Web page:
[Footnote 115: Claudian feels the honor like a man who deserved it, (in praefat Bell. Get.) The original inscription, on marble, was found at Rome, in the fifteenth century, in the house of Pomponius Laetus. The statue of a poet, far superior to Claudian, should have been erected, during his lifetime, by the men of letters, his countrymen and contemporaries. It was a noble design.]

[Footnote 116: See Epigram xxx.

Mallius indulget somno noctesque diesque: Insomnis Pharius sacra, profana, rapit. Omnibus, hoc, Italae gentes, exposcite votis; Mallius ut vigilet, dormiat ut Pharius.

Hadrian was a Pharian, (of Alexandrian.) See his public life in Godefroy, Cod. Theodos. tom. vi. p. 364. Mallius did not always sleep. He composed some elegant dialogues on the Greek systems of natural philosophy, (Claud, in Mall. Theodor. Cons. 61-112.)]

[Footnote 117: See Claudian's first Epistle. Yet, in some places, an air of irony and indignation betrays his secret reluctance. * Note: M. Beugnot has pointed out one remarkable characteristic of Claudian's poetry, and of the times—his extraordinary religious indifference. Here is a poet writing at the actual crisis of the complete triumph of the new religion, the visible extinction of the old: if we may so speak, a strictly historical poet, whose works, excepting his Mythological poem on the rape of Proserpine, are confined to temporary subjects, and to the politics of his own eventful day; yet, excepting in one or two small and indifferent pieces, manifestly written by a Christian, and interpolated among his poems, there is no allusion whatever to the great religious strife. No one would know the existence of Christianity at that period of the world, by reading the works of Claudian. His panegyric and his satire preserve the same religious impartiality; award their most lavish praise or their bitterest invective on Christian or Pagan; he insults the fall of Eugenius, and glories in the victories of Theodosius. Under the child,—and Honorius never became more than a child,—Christianity continued to inflict wounds more and more deadly on expiring Paganism. Are the gods of Olympus agitated with apprehension at the birth of this new enemy? They are introduced as rejoicing at his appearance, and promising long years of glory. The whole prophetic choir of Paganism, all the oracles throughout the world, are summoned to predict the felicity of his reign. His birth is compared to that of Apollo, but the narrow limits of an island must not confine the new deity—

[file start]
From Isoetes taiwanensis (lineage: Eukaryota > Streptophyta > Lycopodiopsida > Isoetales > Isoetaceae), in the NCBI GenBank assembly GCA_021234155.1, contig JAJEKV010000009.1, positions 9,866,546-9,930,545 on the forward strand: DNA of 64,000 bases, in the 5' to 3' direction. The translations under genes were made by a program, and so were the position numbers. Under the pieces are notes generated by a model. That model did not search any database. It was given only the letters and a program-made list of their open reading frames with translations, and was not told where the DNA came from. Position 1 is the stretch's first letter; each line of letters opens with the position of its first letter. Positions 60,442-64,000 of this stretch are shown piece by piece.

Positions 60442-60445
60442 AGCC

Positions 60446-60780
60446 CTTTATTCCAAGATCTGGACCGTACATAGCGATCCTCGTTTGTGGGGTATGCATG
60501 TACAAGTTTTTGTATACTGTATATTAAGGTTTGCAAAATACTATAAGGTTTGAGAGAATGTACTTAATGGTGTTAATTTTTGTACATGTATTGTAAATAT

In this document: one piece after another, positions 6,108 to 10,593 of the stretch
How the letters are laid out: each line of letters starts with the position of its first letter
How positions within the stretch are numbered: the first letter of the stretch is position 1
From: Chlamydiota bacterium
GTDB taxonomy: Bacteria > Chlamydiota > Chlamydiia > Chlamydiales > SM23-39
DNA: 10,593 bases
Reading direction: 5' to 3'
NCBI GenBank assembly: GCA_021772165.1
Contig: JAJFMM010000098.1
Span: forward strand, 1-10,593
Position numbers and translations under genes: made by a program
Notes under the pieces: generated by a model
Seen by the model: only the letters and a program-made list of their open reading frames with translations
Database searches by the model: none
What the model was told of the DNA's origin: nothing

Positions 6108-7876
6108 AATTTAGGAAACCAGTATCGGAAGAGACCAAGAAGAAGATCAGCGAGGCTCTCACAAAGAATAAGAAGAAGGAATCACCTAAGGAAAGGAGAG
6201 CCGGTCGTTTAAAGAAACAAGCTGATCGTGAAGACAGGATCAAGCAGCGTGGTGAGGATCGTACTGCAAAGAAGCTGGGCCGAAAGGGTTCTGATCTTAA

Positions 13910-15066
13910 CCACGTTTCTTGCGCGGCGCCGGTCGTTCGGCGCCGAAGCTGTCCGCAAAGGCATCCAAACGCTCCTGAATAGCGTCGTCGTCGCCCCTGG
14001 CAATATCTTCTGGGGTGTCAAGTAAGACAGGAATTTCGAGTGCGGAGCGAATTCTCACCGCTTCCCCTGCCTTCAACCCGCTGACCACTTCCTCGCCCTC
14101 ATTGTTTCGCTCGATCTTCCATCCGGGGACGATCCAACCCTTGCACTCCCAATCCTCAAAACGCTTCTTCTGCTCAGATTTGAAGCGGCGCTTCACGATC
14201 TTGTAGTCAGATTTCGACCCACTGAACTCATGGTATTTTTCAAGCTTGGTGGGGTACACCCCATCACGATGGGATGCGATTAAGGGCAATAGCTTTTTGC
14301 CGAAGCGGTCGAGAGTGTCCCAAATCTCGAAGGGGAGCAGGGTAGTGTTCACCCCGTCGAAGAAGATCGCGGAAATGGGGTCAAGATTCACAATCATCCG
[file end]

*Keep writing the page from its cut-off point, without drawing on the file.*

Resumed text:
... Non littora nostro Sufficerent angusta Deo.

Augury and divination, the shrines of Ammon, and of Delphi, the Persian Magi, and the Etruscan seers, the Chaldean astrologers, the Sibyl herself, are described as still discharging their prophetic functions, and celebrating the natal day of this Christian prince. They are noble lines, as well as curious illustrations of the times:

... Quae tunc documenta futuri? Quae voces avium? quanti per inane volatus? Quis vatum discursus erat? Tibi corniger Ammon, Et dudum taciti rupere silentia Delphi. Te Persae cecinere Magi, te sensit Etruscus Augur, et inspectis Babylonius horruit astris; Chaldaei stupuere senes, Cumanaque rursus Itonuit rupes, rabidae delubra Sibyllae. —Claud. iv. Cons. Hon. 141.

From the Quarterly Review of Beugnot. Hist. de la Paganisme en Occident, Q. R. v. lvii. p. 61.—M.]